In mid-September 2015, the British Medical Journal (BMJ) published the findings of a reassessment of the 1999 Study 329 trial which led to the recommendation of the use of paroxetine (known in the UK as Seroxat) as a treatment for adolescents with depression. 

Under the title ‘Restoring Study 329: efficacy and harms of paroxetine and imipramine in treatment of major depression in adolescence (BMJ 2015;351:h4320)’, the reassessment found that the limited part of the original data which these new researchers were able to examine showed no efficacy for treatment for major depression in adolescents and that there was increase in harms reported with both drugs. They found that the way that the risks, including suicidal ideation and behaviour, were analysed and categorised in the original paper, minimised their importance.  

Major depression is a “lethal disorder and requires treatment”.  That was a quote from one of the researchers who promoted the drug paroxetine for unlicensed use in adolescents in 1999. He also said that “we can say that paroxetine has both efficiency and safety data for treating depression in adolescents”. 

The paper reporting the trial (known as Study 329) that led to that data was published in the Journal of the American Academy of Child and Adolescent Psychiatry in 2001. That paper named 22 authors but was, in fact, written by a ghost writer on behalf of GlaxoSmithKline (GSK), the drug company behind this drug. It proclaimed paroxetine as generally well tolerated and effective in the treatment of adolescents. This drug was then widely marketed for off label use for adolescents emphasising its “remarkable efficiency and safety”. 

Although widely prescribed to adolescents in the US, it was less so in the UK. However, there were soon concerns that the drug increased the risk of suicidal ideation and behaviour particularly in children and adolescents. Following an enquiry in the UK, it was directed in 2003 that paroxetine should not be used for young people under the age of 18. Reaction was slower in the US but extensive litigation took place against GSK and, as a result, it became clear in the discovery process that there was evidence of deliberate systematic suppression of unfavourable research results in Study 329.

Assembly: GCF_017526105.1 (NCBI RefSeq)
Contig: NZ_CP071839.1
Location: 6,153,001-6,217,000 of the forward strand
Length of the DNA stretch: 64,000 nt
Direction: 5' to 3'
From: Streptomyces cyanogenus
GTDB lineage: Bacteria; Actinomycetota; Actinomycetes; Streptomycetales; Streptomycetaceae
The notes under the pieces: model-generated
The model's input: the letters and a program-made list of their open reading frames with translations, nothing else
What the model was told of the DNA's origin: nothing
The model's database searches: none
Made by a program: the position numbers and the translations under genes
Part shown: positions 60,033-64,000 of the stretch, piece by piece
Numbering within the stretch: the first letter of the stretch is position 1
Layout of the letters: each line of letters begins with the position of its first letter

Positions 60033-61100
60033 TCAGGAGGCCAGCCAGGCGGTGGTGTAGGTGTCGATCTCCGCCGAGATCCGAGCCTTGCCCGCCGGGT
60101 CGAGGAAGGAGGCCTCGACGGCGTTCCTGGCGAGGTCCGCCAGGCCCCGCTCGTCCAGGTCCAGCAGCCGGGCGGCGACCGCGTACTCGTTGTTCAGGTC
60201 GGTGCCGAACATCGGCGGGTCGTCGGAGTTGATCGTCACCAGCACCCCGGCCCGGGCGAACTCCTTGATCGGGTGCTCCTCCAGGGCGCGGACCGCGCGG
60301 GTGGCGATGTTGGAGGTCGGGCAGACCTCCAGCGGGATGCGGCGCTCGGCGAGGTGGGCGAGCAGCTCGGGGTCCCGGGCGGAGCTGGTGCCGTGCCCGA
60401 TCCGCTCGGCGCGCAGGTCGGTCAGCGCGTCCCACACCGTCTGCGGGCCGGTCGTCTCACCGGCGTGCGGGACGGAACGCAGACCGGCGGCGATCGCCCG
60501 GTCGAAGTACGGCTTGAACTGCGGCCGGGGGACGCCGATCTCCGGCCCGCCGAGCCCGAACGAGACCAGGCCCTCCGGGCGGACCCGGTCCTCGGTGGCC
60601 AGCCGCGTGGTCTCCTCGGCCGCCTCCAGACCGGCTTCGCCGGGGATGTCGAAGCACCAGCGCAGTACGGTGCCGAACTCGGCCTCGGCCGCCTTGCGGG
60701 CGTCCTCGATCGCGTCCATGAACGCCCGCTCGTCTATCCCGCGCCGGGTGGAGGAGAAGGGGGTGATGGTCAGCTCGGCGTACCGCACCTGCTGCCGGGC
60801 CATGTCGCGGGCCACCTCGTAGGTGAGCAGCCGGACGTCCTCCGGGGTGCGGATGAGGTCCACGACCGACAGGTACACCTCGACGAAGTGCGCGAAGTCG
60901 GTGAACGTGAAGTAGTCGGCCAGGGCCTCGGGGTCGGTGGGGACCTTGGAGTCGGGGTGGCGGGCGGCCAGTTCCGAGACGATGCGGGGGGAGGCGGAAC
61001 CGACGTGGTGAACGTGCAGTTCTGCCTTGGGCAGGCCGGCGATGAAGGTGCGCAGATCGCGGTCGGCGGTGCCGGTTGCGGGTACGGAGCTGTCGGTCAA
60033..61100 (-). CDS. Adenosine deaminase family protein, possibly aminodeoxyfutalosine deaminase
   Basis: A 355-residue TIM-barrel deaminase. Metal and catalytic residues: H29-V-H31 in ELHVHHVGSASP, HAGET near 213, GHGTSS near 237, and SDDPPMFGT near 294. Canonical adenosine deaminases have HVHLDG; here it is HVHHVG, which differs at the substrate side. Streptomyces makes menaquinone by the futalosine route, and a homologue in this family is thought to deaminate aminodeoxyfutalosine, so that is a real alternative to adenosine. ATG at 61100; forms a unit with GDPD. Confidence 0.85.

In 2004 GSK paid out damages for consumer fraud in the US and in 2012 the company paid a fine of $3 billion as a result of criminal charges brought in New York State, partly concerning this misrepresentation. 

There has, of course, been general concern at the way that drug companies report the results of failed research and suppress unfavourable results. That has led to reanalysis of some trials under the restoring invisible and abandoned trials (RIAT) initiative. Study 329 was an obvious candidate for this independent analysis.  

Tim Wright of the Penningtons Manches clinical negligence team, comments: “The risks from this medication were clear from the Study 329 trial but the evidence of those risks was very carefully distorted and disguised. Although the findings of this reassessment are not surprising, of even greater concern is the unwillingness of GSK or any of the named authors or the publisher of the original paper to acknowledge these errors in what seems to amount to an appalling deception. 

“Talking therapy may be replacing medication but we can but hope that this episode will lead to a new sense of disclosure and responsibility in clinical trials of new drugs.” 

There has been litigation - some of which is ongoing - from individuals and families of those that have suffered. But the cost to GSK in the UK will have been very small because of the limited damages that are available to a UK claimant on the death of an adolescent minor.